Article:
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What Does a Licensed Professional Counselor Do?

 |  3 Min Read

According to the National Alliance on Mental Illness (NAMI), 43.8 million adults in the United States experience mental ilnness in a given year. There is a growing need for exceptional mental health service providers in the U.S. to help this vulnerable population. Fortunately, that’s where Licensed Professional Counselors come in.

Licensed Professional Counselors (LPCs) are master’s-degreed professionals who serve a diverse clientele with different mental, emotional and behavioral difficulties. Although there are many different reasons to become an LPC, individuals who choose to seek careers in the field of professional counseling usually have one thing in common: the desire to help others overcome psychological and behavioral issues in order to lead happier, healthier, and more productive lives. If you are interested in a career in counseling and you want to help others work through life’s challenges, read on to learn more about the LPC designation for counselors.

The LPC Job Description

As an LPC, you may focus on working with children and families; with people who are elderly, homeless, immigrants or veterans; or with people who have addictions, mental illnesses, criminal records, employment issues, or disabilities. LPCs work with a client-centered outlook to:

  • Diagnose and treat mental and emotional disorders, including addictive disorders
  • Provide direct therapy to clients in individual and group settings (this may include interpersonal, cognitive-behavioral and psychodynamic therapy)
  • Research more effective therapeutic treatment modalities to benefit clients and advance the counseling/therapy profession

Jobs for Licensed Professional Counselors and Career Outlook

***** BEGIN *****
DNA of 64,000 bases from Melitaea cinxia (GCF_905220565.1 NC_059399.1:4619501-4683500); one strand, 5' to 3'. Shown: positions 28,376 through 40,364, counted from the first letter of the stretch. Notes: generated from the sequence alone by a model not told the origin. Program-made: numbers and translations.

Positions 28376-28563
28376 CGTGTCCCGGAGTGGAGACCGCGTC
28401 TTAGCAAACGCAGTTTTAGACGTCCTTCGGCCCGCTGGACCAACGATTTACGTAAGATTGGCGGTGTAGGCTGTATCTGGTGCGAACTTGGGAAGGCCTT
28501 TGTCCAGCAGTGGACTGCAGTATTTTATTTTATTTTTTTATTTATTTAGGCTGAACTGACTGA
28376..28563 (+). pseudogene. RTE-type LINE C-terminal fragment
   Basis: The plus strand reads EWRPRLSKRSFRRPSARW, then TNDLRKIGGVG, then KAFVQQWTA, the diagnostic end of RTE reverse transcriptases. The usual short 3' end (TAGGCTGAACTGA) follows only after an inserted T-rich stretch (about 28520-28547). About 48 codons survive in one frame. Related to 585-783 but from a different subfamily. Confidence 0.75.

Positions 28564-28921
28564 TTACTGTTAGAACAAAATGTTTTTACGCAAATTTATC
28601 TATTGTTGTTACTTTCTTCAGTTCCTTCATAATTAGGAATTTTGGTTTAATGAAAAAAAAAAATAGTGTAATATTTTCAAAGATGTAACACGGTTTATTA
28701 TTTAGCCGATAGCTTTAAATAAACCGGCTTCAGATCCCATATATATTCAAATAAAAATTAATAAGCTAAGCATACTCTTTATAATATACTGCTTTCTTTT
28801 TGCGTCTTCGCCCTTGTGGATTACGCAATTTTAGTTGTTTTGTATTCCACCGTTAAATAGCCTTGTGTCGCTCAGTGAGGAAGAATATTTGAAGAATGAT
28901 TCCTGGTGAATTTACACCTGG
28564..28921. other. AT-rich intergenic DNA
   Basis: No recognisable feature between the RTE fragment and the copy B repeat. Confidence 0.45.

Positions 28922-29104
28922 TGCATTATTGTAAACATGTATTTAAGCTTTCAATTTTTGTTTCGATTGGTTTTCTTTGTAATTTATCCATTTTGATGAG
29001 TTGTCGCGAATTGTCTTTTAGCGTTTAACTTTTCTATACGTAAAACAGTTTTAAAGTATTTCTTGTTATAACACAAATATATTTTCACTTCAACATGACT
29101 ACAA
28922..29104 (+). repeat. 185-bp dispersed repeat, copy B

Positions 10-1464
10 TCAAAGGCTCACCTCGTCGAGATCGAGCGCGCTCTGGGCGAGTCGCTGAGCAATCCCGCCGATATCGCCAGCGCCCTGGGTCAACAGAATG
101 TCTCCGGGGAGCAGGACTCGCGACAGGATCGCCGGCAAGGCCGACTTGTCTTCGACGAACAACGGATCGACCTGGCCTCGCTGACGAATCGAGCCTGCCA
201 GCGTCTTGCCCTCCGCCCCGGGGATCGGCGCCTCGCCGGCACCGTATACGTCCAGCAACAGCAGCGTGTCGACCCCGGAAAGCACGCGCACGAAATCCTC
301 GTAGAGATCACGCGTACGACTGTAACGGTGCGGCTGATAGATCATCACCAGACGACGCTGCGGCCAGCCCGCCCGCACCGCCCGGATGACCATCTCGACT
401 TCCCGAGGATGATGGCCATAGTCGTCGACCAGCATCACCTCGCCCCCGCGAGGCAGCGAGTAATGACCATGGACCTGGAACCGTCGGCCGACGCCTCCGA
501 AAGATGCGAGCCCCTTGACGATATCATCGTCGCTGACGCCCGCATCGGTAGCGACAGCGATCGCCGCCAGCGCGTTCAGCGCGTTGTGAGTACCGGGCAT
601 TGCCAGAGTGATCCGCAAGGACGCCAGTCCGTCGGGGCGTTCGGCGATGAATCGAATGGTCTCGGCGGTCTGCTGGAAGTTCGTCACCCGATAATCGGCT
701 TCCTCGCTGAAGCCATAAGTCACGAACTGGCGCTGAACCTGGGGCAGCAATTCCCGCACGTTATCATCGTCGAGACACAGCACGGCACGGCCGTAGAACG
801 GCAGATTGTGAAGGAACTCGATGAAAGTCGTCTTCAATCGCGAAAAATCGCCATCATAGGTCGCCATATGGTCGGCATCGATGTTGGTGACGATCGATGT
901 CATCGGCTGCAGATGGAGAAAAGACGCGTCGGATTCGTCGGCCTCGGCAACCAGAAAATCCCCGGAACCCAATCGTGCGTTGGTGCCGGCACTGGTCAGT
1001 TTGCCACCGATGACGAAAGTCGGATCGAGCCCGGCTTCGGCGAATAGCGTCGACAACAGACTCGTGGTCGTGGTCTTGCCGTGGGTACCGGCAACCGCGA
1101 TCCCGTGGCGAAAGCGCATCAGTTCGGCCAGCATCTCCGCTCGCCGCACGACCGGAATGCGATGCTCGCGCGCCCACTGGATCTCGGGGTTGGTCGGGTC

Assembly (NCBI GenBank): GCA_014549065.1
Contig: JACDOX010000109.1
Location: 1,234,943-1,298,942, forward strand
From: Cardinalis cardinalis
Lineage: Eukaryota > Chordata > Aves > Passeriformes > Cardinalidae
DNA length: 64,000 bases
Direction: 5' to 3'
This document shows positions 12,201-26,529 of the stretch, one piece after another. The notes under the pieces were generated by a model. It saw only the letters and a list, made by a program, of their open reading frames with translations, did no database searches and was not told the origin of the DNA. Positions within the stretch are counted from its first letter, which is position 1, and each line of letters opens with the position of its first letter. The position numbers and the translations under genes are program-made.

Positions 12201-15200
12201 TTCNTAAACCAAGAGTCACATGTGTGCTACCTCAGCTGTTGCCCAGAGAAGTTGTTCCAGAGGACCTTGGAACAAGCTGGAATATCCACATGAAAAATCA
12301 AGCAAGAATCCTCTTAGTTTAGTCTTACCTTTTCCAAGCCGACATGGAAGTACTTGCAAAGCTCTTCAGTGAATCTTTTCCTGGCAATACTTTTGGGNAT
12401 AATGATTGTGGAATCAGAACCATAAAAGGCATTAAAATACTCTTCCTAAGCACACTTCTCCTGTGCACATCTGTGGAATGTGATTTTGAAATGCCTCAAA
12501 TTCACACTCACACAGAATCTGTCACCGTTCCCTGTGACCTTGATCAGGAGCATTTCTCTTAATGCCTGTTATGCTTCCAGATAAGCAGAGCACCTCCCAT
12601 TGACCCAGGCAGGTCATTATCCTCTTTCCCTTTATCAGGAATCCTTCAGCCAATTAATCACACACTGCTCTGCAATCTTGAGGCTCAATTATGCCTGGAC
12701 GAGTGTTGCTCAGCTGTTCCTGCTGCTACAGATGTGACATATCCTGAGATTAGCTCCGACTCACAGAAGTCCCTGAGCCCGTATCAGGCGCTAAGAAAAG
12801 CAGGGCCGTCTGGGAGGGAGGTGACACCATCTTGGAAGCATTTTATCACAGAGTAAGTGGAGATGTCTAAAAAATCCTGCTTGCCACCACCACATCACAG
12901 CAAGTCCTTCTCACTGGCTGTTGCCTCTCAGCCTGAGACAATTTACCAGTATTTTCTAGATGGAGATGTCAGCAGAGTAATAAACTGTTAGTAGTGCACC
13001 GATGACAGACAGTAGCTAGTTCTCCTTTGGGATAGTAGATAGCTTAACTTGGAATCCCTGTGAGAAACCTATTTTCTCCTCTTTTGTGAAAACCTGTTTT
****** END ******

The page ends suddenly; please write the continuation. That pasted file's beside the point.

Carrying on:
According to the Bureau of Labor Statistics’ report on mental health counselors, the average annual salary for counselors1 is $47,660. For those industries and settings with the highest employment concentrations—including outpatient care services and mental health/substance abuse facilities. Because many counseling jobs require an LPC title, becoming licensed in your state will opens doors to a wider range of counseling career options.

As an LPC, you can offer mental health services in a variety of settings, including but not limited to:

  • Mental Health Facilities
  • Hospitals
  • Educational Institutions
  • Detoxification and Rehabilitation Facilities
  • Correctional Facilities
  • Commercial and Private Settings

LPC Licensure Requirements

Because there are such varied counseling career paths and opportunities for LPCs, professional counseling is an attractive career for individuals seeking challenging, rewarding and plentiful work opportunities. To work as an LPC in the United States, you must meet your state’s licensing requirements. For example, in order to become an LPC in Texas you must:

  • Obtain a master’s or doctoral degree in counseling or a counseling-related field from an accredited college or university
  • Complete at least 300 clock-hours (minimum 100 clock-hours of direct client contact) of supervised counseling practicum experience in graduate school
  • Complete 3,000 clock-hours (minimum 1,500 clock-hours of direct client contact) of post-graduate counseling experience (internship) under the supervision of a board-approved supervisor within 18 months of graduation
  • Pass the National Counselor Exam (NCE) and the Nursing Jurisprudence Exam (NJE)

LPC licensure is available in each state, including Puerto Rico and the District of Columbia. Check with your state’s professional counseling licensure board to learn more about the specific requirements to become an LPC where you live.

Become an LPC with OLLU’s Master of Education in School Counseling Program

According to the National Alliance on Mental Illness, approximately one in four adults in America, and about one in five adolescents between ages 13 and 18, experience mental illness in a given year. This statistic underscores the need for mental health professionals, and the value in becoming a Licensed Professional Counselor. As an LPC you can serve and empower individuals in your community who are struggling with their mental health. To gain the skills and knowledge necessary for the LPC examination while embarking on a meaningful and rewarding career path, learn more about the online Master of Education in School Counseling at Our Lady of the Lake University.



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